natematias's blog | MIT Center for Civic Media

Pair Research: Low-Fi Tools for Collaboration In Teams

Together with Brian Keegan, I facilitate the Berkman Center's Cooperation Working Group, a group of researchers and practitioners in the Boston area who support each other's research and share new ideas. This week, we were joined by Rob Miller, a professor and HCI researcher at CSAIL. Rob's group's work profoundly inspired my own research while at Microsoft, and I was delighted to welcome him.

The next Cooperation Group Meeting will be in two weeks, Tues Feb 25 at 5pm, where I will present work done in partnership with Sarah Szalavitz on gender bias in social media among journalists and bloggers. I'll share results of an experiment where we exposed people to the gender ratio of their behavior.

What is Pair Research?

High-Level Conferences on ICT and the Internet: What Do They Mean for the Internet As We Know It

ICANN 47 Gala Dinner

I'm here at the Berkman Center for Internet and Society for a talk by Veni Markovski, ICANN vice-president for Russia, who's talking to us today about issues in Internet governance. (This post was written with Ethan Zuckerman and Tim Davies)

Ethan introduces Veni, who was very involved in building the Internet in Bulgaria, and who is now a leading expert on Internet governance and policy worldwide, with particular experience in Russia and former soviet countries. From early on, he has taken a great deal of involvement and responsibility for the complicated Internet governance issues that we all recognize are important, but can sometimes feel intimidating. He's a former ICANN board member, a former board member of Computer Professionals for Social Responsibility.

ICANN and Internet Governance

Eszter Hargittai and Aaron Shaw on Internet Skills and Wikipedia's Gender Inequality

Today at the Berkman Center for Internet and Society, Eszter Hargittai and Aaron Shaw offered some fascinating new evidence on the gender gap in Wikipedia. Here's a vizThink by Willow Brugh from the talk:

Why You Should Apply To be a Berkman Fellow

You should apply to be a Berkman Fellow next year, especially if you're a designer, computer scientist, or researcher of technology. There's one week remaining. Apply here.

If you haven't clicked on that link and started filling out the application, this blog post is for you. The official link has helpful information about qualifications, funding, and more. Here, I try to explain why makers, computational social scientists, and computer scientists should apply, even if you haven't finished your PhD.

I'm a Berkman Fellow for the 2013-2014 academic year. As a PhD student at the MIT Media Lab, I'm deeply enjoying the opportunity. This post tells my story, explains what I'm doing now, and answers questions you might have about being a Berkman Fellow. You should also know that is not official advice, and I'm not on the selection committee.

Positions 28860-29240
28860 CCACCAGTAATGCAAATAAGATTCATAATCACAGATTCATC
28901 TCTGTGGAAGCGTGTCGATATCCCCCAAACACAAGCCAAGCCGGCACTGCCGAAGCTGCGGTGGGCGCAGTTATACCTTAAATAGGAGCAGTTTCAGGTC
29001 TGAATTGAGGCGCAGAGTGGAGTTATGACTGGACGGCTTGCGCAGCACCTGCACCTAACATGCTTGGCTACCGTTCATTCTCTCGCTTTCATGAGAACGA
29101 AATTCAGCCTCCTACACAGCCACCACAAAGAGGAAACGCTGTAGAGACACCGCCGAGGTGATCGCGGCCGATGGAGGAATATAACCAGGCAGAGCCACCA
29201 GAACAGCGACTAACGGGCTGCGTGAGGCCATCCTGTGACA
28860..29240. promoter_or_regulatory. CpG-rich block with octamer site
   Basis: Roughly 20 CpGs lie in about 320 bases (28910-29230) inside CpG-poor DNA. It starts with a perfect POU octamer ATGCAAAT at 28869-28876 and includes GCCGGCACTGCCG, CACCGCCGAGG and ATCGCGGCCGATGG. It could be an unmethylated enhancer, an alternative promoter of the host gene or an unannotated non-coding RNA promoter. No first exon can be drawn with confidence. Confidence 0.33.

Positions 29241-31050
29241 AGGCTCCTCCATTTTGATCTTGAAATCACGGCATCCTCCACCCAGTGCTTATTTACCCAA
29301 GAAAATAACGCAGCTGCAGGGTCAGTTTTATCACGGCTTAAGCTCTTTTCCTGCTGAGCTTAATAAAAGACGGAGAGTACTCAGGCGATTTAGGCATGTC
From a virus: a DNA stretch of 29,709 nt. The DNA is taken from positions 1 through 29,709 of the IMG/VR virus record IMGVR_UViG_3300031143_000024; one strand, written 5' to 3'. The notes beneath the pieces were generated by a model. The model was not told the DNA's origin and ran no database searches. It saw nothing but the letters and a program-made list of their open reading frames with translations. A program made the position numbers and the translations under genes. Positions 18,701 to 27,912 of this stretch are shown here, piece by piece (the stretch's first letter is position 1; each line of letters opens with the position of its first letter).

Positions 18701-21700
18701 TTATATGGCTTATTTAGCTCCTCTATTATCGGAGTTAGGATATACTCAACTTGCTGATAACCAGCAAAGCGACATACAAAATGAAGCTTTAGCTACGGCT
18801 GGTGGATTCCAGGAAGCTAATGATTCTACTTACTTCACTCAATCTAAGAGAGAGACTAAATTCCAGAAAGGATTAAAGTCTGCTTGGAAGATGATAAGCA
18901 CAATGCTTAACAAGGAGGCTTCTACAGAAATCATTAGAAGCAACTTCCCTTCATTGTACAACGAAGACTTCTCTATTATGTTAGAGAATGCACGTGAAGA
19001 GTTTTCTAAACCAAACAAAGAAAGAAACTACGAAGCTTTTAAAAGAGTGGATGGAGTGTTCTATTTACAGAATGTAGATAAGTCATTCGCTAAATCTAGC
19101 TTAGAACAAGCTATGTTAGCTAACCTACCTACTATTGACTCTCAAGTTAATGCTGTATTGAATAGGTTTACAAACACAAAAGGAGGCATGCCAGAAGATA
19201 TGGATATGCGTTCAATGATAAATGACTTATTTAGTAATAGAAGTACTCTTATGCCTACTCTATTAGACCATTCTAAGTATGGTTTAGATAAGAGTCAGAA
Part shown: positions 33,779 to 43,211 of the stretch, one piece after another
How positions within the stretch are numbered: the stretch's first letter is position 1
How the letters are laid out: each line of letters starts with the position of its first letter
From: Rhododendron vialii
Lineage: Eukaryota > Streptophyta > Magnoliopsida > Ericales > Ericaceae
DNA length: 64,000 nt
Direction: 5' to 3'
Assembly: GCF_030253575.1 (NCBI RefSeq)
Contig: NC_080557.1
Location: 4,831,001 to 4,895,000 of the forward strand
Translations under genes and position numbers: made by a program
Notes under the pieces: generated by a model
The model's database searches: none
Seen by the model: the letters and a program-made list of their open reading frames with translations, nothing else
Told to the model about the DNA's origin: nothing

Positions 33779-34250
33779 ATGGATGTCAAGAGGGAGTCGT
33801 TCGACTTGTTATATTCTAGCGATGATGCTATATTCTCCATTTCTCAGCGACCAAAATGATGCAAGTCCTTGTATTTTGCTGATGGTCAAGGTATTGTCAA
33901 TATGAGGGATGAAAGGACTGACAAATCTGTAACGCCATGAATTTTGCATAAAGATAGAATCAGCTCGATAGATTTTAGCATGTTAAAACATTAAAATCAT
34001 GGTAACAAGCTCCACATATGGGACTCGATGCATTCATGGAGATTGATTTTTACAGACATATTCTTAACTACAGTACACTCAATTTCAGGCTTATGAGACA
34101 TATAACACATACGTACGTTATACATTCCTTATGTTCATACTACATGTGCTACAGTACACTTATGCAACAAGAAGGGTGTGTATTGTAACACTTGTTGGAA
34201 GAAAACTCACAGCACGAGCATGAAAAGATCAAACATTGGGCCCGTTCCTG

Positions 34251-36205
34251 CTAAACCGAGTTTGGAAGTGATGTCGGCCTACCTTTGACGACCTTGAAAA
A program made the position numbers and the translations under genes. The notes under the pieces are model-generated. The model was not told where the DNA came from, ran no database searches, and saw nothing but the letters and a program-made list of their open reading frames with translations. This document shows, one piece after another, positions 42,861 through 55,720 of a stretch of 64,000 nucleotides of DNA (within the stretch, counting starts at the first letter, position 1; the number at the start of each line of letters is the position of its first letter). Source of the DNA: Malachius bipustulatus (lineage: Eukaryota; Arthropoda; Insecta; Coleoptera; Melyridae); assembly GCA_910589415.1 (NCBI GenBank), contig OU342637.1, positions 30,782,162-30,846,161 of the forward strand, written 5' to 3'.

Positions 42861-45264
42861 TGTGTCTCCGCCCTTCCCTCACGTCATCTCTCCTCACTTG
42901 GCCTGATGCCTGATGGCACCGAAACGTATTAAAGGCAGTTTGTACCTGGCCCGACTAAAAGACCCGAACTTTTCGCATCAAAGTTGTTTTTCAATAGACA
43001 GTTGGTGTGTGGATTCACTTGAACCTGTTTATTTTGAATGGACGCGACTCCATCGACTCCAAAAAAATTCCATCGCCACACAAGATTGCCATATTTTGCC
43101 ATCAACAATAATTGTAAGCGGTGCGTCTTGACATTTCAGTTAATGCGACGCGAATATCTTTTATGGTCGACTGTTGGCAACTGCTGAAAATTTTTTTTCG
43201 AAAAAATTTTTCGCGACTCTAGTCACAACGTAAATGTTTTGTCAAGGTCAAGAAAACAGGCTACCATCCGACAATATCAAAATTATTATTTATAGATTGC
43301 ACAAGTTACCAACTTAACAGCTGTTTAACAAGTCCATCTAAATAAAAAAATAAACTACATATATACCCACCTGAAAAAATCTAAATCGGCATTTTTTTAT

Cultivating Habits for Social Good With Your Peers: TearFund's New Rhythms App

Can small challenges and peer support help young people grow habits to become socially responsible people? That's the premise of Rhythms, a fascinating web and mobile app launched this May by TearFund, the UK Christian relief and development agency.

Nathan's avatar checks his privilege on Rhythms

The Changing Landscape of Digital Surveillance

Governments are putting in massive work to crack communications. Many companies are working hard to create surveillance tools used by our governments and many others. Many service providers are vulnerable to these issues. What fixes can we make as designers of technology? Morgan Marquis-Boire joined us for lunch at the Center for Civic Media to share some ideas (this post was written with Willow Brugh).


Six Emerging Forms of Digital Cooperation

At the Berkman Center here in Boston, Brian Keegan and I co-facilitate a working group on cooperation research (email list here) that meets to discuss recent papers, offer feedback on technology design, and share a broad conversation among reearchers, designers, activists, and mediamakers.

Today, I shared six cooperative technologies that I learned about at the Mozilla Festival in London:

Mozilla Lightbeam

Data Science VM: Set Up Your Server in Four Steps

Data Science VM is a script that automatically launches and configures a data science system on your computer or in the cloud in a half hour or less, across Linux, Windows, and OSX.

In my experience, any new machine for a serious project takes 3-5 days to set up. During my first semester at MIT, I spent weeks installing MediaCloud (it's easier now, I hear). I lost around 3 days each when my laptop was stolen in March of 2012, when my MacBook Pro died just before my thesis deadline, and when I started a summer internship at Microsoft. Setup time is also a major problem during hack days; I've attended too many events where the event ends just as the participants finish setting up their machines.

What It Includes

Society, Politics and the Algorithm: Social Science in the Lab

Kate Crawford introduces this session by reminding us that Technology is social and cultural. Microsoft's Social Media Collective looks at how social networks and social practices interrelate.

We're here at the Microsoft Research New England 5th anniversary symposium, where a fascinating collection of scholars are discussing computer science, big data, politics, society, and machine learning. This post was collaboratively created using NewsPad. I also wrote a post on a session from this morning: Progress and New Challenges in Machine Learning/Big Data